Volvo V90 (2016 -) Review

Review by Adam Binnie on
Last Updated: 12 Sep 2016
Representing a return to its corporate roots is the Volvo V90 estate. While the XC90 SUV may have stolen the limelight in recent years, at heart the Swedish marque’s an estate car specialist, with decades of wagon-building prestige to its name.

Volvo V90 (16 on)
  • Passenger space
  • Elegant styling
  • Lots of safety kit
  • Efficient diesels
  • Boot isn’t the largest
  • No sports model
  • Non-adaptive ride

New price range:

£41,140 - £56,875

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Used price range:

£12,310 - £42,784

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Parkers Rating:

4.6 out of 5

Representing a return to its corporate roots is the Volvo V90 estate. While the XC90 SUV may have stolen the limelight in recent years, at heart the Swedish marque’s an estate car specialist, with decades of wagon-building prestige to its name.

However, the last couple of V70 offerings haven’t been the most inspiring, so this new model – resurrecting the V90 badge – has a hard task ahead if it wants to make a good impression.

To add to that challenge, it’s pitched as a premium alternative to the German trio of Audi A6 Avant,BMW 5 SeriesTouring and Mercedes-Benz E-Class Estate.

Not everyone wants an estate, of course, and for those buyers is the closely-related Volvo S90 saloon.

Based on same platform as the XC90

The V90 has been given a solid foundation – it’s based on the same Scalable Product Architecture (SPA) underpinnings as the larger XC90, and will feature 2.0-litre, four-cylinder engines also used by the SUV.

Immediately recognisable are the T-shaped LED headlights and large swathes of the cockpit. There’s a lot borrowed from the XC90, which is a good thing, as it’s a great car.

The way it drives is similar too. Volvo calls this ‘Relaxed Confidence’ and it’s a refreshing change from the sporty pretentions of its German rivals. It’s no driver’s car but there’s plenty of confidence-inspiring traction allied with a quiet, comfortable ride – providing you opt for the adaptive suspension package.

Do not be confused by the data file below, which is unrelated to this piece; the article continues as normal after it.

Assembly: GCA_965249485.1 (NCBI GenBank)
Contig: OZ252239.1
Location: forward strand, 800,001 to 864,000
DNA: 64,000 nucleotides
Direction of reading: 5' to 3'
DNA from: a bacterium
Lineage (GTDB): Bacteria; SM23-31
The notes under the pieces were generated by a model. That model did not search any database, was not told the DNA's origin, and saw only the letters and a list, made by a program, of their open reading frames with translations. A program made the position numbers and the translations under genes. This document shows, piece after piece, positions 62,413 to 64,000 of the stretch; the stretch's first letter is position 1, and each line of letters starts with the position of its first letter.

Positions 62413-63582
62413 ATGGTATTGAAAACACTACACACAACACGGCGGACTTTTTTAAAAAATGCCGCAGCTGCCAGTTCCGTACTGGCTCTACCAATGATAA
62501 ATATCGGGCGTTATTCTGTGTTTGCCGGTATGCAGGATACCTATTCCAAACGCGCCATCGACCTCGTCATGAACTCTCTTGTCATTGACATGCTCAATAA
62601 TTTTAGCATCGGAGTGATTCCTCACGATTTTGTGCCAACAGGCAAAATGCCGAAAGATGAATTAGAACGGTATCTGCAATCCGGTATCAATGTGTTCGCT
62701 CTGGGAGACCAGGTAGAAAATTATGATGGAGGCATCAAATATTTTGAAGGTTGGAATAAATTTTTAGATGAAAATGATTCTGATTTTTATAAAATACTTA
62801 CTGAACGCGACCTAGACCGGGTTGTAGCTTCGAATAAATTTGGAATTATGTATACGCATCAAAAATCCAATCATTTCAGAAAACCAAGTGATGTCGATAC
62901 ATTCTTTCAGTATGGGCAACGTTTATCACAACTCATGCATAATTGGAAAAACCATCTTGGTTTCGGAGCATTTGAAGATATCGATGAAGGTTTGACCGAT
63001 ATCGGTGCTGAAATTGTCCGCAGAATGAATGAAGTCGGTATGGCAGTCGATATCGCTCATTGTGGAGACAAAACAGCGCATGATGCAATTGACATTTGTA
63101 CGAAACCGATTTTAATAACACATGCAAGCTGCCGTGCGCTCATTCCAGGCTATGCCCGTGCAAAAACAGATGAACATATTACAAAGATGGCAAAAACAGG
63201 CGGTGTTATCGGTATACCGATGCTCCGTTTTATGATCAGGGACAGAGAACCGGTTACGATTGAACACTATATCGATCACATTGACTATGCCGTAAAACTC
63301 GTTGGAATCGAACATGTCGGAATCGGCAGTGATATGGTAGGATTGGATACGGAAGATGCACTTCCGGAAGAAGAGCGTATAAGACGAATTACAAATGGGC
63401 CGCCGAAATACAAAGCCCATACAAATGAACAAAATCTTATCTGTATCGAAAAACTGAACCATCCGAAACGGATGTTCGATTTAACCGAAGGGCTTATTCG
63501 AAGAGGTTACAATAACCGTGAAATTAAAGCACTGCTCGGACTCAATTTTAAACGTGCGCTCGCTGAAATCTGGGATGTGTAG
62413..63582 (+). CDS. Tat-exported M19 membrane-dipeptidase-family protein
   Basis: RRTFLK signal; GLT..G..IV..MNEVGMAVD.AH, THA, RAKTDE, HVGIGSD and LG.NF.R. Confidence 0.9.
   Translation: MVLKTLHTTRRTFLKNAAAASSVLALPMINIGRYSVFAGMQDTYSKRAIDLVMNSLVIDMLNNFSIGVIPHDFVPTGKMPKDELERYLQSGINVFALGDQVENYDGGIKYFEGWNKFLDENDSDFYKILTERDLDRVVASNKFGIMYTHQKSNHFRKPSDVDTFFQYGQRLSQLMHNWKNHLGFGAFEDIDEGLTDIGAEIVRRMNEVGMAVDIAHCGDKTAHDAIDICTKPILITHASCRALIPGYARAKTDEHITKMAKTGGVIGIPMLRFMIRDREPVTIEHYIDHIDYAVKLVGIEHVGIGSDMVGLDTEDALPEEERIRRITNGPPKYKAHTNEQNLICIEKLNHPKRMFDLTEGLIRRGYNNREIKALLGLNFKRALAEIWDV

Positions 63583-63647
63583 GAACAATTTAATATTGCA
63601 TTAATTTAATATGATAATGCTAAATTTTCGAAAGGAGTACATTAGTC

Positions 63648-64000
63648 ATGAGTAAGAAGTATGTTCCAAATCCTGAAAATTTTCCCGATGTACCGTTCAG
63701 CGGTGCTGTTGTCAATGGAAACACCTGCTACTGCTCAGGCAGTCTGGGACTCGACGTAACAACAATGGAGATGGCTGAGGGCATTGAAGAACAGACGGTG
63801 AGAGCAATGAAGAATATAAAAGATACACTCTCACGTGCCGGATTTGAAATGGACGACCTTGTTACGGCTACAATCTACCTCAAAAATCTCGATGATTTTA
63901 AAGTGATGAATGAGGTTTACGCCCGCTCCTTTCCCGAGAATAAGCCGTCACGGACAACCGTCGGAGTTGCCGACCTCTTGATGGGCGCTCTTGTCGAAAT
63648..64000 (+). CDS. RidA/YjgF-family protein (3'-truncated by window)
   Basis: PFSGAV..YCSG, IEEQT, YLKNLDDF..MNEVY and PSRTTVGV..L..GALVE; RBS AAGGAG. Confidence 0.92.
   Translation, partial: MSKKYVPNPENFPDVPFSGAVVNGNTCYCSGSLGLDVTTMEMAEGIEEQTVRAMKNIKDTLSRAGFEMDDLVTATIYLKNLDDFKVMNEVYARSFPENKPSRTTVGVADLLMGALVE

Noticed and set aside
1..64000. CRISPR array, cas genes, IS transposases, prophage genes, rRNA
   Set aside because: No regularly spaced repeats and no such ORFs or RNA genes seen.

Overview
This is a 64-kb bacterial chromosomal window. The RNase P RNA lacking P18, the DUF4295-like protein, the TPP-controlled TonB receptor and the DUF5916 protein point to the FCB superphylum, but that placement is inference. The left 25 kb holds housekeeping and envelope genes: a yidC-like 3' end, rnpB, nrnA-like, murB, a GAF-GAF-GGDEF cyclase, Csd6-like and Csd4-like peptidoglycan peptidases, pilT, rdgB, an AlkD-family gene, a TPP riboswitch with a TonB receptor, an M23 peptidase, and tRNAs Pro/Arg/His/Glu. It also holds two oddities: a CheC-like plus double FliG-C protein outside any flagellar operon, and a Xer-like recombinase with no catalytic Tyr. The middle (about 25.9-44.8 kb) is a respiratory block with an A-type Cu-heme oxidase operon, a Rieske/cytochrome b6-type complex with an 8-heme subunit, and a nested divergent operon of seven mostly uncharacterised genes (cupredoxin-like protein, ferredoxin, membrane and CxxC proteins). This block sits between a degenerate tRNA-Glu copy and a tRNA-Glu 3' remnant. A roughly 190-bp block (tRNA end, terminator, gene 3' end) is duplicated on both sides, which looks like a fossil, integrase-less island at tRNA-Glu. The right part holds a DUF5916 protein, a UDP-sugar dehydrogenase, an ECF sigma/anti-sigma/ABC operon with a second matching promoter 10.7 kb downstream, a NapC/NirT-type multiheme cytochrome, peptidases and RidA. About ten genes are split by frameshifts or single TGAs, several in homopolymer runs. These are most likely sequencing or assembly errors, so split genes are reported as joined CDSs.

Familiar engines

Powering the V90 are two diesels, called D4 and D5 PowerPulse. Although other markets also get a T6 petrol this is unlikely to come to Britain, but we should see the petrol-electric plug-in hybrid T8 in due course.

All engines are four-cylinder, 2.0-litre turbocharged units and boast impressive economy figures.

The D5 features an innovative PowerPulse system that helps spool up the turbocharger at low revs for faster throttle response, and it makes the V90 feel more spontaneously powerful than you’d expect from a big diesel estate.

It’s the D4 that’s the cheapest to run with official claims of 62.8mpg and CO2 emissions of 119g/km.

High-tech safety kit

Safety and space are the main selling points of this car but it impresses more on the former count.

You get a 560-litre boot that expands to 1,526 litres with the seats down, and loads of head- and leg-room for all inside. It’s decent, but rivals are considerably bigger and Volvophiles with doubtless lament the absence of a vertical tailgate to boost capacity.

As well as a large Sensus touchscreen in the centre console, which replaces a huge number of functions and buttons from around the cabin, you also get a set of digital dials and a raft of driver assistance equipment.

Standard features include Pilot Assist, which takes care of the throttle, steering and brakes from traffic jams all the way up to cruising speed; plus a sophisticated crash avoidance system that can spot pedestrians, cyclists and large animals in front of the car, day or night.

Volvo V90 estate model history

  • March 2016 – new estate car range to replace the Volvo V70 available to order for delivery in the second half of 2016. Two powertrains are available, each with a 2.0-litre diesel engine: D4 is front-wheel drive, while D5 PowerPulse has all-wheel drive as standard. There’s a pair of well-appointed trim levels, too, in the forms of the entry-level Momentum and the luxurious Inscription.
  • June 2016 – Sporty R-Design specification now available to order with both the D4 and D5 PowerPulse AWD powertrains. Key visual differences include a gloss black grille, a deeper front spoiler and matt dark grey alloy wheels.
  • September 2016 – Aftermarket Polestar Performance Optimisation package optionally available, uprating the D5 PowerPulse to 240hp and 500Nm of torque.
  • November 2016 – Safety enhancements with the introduction of Slippery Road Alert and Hazard Light Alert. Information is shared with a data cloud that similarly-equipped cars download and present to the driver.
  • December 2016 – Multimedia system now compatible with Android Auto and Skype for Business.

Read the full Volvo V90 estate review to see why we rate the latest Swedish wagon so highly.

Parkers Ratings


4.6 out of 5


3.5 out of 5


3.9 out of 5


4.7 out of 5


3.9 out of 5

Behind the wheel

4.8 out of 5


4.9 out of 5


4 out of 5

Running costs

4.5 out of 5

Green credentials

4.7 out of 5

Buying new

3.6 out of 5

Buying used

3 out of 5


4.2 out of 5


4.1 out of 5

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